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The ads, which will run on Facebook and on search engines, ask supporters to call the individual senators and express support for expanded gun-control measures.

"Too many Americans are dying from gun violence & Congress needs to act. Call Sen. Collins!" reads the ad running against Collins.

The Senate will begin consideration of a comprehensive gun control bill this week or next; it's still unclear whether President Obama will be able to successfully rally support for one of the most politically feasible measures — universal background checks for gun owners.

Opposition from Republicans and some red-state Democrats has resulted in other Obama priorities, including an assault-weapons ban, being stripped from the main bill.

The passage of universal background checks is largely considered the test of whether Obama's push for expanded gun control measures, which followed the Sandy Hook massacre late last year, has been a success.

The president spent Monday in Hartford, Conn., speaking in support of his effort to reduce gun violence. Vice President Biden and Attorney General Eric HolderEric Himpton HolderChristie, Pompeo named co-chairs of GOP redistricting group Democrats look to state courts as redistricting battle heats up On The Trail: Census kicks off a wild redistricting cycle MORE will address the issue on Tuesday at the White House, and first lady Michelle ObamaMichelle LeVaughn Robinson ObamaMichelle Obama looks to mobilize voters for midterms We must mount an all-country response to help our Afghan allies Obamas, Bushes and Clintons joining new effort to help Afghan refugees MORE will advocate for the package at a speech in Chicago later in the week.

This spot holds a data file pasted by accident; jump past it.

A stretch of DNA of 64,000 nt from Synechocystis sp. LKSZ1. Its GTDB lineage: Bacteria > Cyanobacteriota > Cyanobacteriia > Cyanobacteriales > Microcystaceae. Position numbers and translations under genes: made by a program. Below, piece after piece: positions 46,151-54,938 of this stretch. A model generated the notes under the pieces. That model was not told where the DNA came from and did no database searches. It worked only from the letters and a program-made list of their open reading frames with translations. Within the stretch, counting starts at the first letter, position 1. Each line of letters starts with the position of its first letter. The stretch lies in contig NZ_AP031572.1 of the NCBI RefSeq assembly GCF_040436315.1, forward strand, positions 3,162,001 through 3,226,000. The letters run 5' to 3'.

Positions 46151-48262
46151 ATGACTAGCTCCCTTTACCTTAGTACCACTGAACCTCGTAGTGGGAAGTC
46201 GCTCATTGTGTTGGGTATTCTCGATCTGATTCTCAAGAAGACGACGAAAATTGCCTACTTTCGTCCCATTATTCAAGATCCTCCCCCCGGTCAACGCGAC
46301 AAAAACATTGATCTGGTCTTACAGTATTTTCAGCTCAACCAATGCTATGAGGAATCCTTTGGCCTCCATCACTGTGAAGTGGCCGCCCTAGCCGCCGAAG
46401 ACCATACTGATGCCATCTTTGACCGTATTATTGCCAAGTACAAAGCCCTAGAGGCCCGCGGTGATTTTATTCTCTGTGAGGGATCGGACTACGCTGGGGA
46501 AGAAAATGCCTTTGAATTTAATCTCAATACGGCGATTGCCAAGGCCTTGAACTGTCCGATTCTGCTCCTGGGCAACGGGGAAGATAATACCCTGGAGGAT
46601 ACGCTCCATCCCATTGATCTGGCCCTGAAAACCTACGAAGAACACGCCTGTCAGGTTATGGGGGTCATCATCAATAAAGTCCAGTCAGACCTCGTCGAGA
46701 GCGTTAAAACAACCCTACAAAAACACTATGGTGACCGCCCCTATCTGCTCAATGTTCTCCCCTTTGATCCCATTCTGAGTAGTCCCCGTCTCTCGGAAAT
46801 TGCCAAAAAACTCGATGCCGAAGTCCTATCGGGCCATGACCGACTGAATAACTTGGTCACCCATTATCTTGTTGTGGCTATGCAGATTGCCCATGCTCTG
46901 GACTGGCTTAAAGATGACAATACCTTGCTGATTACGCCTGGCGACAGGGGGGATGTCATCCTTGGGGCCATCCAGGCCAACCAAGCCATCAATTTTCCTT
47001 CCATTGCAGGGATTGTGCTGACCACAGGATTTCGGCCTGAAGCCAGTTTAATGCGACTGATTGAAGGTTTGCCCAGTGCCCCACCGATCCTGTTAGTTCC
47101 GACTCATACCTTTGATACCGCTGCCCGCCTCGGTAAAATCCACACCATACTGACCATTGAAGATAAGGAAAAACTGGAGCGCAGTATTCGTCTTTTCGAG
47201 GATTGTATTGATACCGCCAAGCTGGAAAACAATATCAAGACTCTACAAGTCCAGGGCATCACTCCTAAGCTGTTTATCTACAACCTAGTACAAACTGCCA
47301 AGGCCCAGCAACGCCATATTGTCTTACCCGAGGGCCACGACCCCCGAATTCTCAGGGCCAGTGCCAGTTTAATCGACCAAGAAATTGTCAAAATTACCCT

The OFA has been working to support his lobbying effort, issuing ads against 16 GOP lawmakers earlier this year. It hopes the online ad campaigns will pressure some of the 11 senators to support the final bill.

While many of the senators targeted in the new ad push reside in red states where any expansion of gun control measures is unlikely to be politically palatable, some — like Collins and Ayotte — are in states that lean blue and might be open to the bill.

Collins is up for reelection in 2014, and a vote for the gun control bill could give her a boost among Democrats and centrists in Maine.

Chambliss, too, represents a possible GOP vote in favor of a bill, as he's retiring in 2014.

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Top aides to the president’s reelection effort relaunched his campaign arm, Obama for America, as the new OFA in January. Now a nonprofit, Organizing for Action can, by law, engage in issue advocacy but not electoral politics. 

It can also receive unlimited donations, and does not have to disclose its donors.

The group has come under fire by campaign finance reform advocates who have expressed concern that special interests can buy “access” to the president through contributions to his advocacy arm, but the group has said it will voluntarily disclose donors.

--This post was updated at 11:33 a.m. on Tuesday.